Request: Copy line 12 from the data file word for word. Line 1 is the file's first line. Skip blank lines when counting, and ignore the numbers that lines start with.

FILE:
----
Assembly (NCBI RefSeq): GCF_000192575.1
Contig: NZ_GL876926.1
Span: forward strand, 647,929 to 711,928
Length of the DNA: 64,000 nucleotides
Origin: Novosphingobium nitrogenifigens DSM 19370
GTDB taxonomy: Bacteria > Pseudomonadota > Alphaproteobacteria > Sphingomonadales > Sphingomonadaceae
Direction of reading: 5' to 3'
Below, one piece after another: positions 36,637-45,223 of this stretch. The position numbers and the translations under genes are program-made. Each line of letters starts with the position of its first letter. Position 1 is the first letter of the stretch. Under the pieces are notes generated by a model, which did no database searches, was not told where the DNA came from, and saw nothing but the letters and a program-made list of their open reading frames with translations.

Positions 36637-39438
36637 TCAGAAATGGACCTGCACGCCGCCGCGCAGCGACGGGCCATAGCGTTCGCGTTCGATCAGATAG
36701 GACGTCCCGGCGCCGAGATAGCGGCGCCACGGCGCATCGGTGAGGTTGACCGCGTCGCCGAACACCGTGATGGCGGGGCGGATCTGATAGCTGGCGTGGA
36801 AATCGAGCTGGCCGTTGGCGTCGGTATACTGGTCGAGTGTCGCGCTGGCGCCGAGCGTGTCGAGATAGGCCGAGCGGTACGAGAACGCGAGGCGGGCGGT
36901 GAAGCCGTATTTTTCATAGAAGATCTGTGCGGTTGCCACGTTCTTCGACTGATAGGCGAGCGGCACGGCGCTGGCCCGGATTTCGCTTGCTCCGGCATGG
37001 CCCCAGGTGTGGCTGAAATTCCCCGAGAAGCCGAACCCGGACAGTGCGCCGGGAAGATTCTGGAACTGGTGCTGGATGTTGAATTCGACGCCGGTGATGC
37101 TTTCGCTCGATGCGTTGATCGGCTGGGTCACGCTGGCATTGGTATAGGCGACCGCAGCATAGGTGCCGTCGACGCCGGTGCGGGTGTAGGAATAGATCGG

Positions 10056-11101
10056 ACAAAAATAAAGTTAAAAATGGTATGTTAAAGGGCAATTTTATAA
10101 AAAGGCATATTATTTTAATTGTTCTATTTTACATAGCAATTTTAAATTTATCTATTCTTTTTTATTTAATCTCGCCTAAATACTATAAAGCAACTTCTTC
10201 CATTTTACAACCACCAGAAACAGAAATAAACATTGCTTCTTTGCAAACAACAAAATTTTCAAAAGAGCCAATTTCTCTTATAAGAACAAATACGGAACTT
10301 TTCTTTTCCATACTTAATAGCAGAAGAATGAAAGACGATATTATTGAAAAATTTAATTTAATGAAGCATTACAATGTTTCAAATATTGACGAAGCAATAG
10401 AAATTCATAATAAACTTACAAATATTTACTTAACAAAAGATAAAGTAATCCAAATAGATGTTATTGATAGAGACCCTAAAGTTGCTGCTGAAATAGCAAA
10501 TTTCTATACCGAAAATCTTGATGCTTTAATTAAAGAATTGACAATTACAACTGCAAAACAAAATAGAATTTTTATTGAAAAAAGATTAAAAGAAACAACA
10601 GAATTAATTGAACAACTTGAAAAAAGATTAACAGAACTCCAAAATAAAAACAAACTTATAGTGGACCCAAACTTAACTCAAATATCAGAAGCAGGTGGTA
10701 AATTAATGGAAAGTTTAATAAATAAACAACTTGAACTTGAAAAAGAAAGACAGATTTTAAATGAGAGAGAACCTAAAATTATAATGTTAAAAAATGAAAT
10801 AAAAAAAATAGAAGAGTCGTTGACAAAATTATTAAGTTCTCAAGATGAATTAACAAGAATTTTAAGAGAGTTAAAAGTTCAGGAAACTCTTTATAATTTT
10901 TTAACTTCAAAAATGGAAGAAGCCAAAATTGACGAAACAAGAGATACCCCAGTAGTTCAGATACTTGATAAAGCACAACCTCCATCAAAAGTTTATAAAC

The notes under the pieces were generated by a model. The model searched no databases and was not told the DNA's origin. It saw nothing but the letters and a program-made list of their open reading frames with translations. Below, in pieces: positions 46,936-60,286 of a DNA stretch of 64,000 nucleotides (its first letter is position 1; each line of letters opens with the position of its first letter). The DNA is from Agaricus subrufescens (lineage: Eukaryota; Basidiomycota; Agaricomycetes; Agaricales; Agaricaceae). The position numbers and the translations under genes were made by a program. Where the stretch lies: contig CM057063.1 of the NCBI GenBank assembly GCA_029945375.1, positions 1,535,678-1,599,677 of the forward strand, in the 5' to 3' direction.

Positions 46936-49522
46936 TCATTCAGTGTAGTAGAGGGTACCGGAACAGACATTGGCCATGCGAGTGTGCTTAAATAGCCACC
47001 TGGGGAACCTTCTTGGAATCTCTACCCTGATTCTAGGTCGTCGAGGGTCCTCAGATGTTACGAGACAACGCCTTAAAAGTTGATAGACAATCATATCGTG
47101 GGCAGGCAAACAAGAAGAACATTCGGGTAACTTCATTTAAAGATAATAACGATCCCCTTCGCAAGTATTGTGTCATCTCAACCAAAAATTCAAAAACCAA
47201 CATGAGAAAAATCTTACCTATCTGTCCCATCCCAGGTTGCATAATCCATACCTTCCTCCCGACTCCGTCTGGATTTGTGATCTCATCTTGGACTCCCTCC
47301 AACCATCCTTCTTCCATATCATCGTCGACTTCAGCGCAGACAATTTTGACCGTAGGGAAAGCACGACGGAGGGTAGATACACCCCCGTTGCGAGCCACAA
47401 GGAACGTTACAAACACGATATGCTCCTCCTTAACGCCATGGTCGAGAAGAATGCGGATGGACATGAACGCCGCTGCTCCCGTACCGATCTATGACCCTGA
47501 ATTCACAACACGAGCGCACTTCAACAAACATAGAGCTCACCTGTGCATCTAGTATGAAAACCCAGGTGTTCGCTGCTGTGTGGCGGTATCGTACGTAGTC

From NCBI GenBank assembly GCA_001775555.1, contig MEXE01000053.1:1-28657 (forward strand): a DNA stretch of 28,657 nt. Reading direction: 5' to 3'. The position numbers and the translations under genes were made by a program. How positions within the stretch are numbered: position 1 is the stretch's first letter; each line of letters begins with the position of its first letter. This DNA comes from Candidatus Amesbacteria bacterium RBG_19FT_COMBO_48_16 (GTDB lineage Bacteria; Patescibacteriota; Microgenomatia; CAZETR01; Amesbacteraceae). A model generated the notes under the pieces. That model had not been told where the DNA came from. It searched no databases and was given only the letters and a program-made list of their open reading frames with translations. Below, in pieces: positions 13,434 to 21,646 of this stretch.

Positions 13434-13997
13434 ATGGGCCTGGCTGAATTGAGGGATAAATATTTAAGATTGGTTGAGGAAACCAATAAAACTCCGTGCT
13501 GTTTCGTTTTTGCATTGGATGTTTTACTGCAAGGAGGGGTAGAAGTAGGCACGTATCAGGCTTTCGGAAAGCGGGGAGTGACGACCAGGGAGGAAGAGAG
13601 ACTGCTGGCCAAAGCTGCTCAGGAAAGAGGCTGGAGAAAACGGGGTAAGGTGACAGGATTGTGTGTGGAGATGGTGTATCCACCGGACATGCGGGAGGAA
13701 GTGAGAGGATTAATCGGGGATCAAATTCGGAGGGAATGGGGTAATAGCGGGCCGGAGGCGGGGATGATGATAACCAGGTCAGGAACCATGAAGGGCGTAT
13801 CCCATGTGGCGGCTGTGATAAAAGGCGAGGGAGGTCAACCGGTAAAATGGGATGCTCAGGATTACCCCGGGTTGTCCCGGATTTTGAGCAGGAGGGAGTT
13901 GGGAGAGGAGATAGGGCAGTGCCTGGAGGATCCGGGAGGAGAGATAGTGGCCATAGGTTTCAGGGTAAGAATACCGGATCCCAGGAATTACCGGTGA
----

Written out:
36801 AATCGAGCTGGCCGTTGGCGTCGGTATACTGGTCGAGTGTCGCGCTGGCGCCGAGCGTGTCGAGATAGGCCGAGCGGTACGAGAACGCGAGGCGGGCGGT